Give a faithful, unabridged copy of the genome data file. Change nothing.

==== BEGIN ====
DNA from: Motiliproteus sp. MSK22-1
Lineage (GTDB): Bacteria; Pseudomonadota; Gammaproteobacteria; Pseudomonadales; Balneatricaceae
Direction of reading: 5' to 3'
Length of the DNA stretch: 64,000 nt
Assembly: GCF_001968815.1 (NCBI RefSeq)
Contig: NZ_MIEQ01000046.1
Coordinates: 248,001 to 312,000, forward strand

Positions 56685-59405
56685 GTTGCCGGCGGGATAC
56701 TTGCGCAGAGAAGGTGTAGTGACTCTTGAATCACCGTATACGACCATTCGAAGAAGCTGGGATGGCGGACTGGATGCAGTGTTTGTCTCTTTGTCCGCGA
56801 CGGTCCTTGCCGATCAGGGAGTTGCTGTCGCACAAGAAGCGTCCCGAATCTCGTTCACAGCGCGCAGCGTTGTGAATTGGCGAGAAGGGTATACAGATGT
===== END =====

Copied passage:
DNA from: Motiliproteus sp. MSK22-1
Lineage (GTDB): Bacteria; Pseudomonadota; Gammaproteobacteria; Pseudomonadales; Balneatricaceae
Direction of reading: 5' to 3'
Length of the DNA stretch: 64,000 nt
Assembly: GCF_001968815.1 (NCBI RefSeq)
Contig: NZ_MIEQ01000046.1
Coordinates: 248,001 to 312,000, forward strand

Positions 56685-59405
56685 GTTGCCGGCGGGATAC
56701 TTGCGCAGAGAAGGTGTAGTGACTCTTGAATCACCGTATACGACCATTCGAAGAAGCTGGGATGGCGGACTGGATGCAGTGTTTGTCTCTTTGTCCGCGA
56801 CGGTCCTTGCCGATCAGGGAGTTGCTGTCGCACAAGAAGCGTCCCGAATCTCGTTCACAGCGCGCAGCGTTGTGAATTGGCGAGAAGGGTATACAGATGT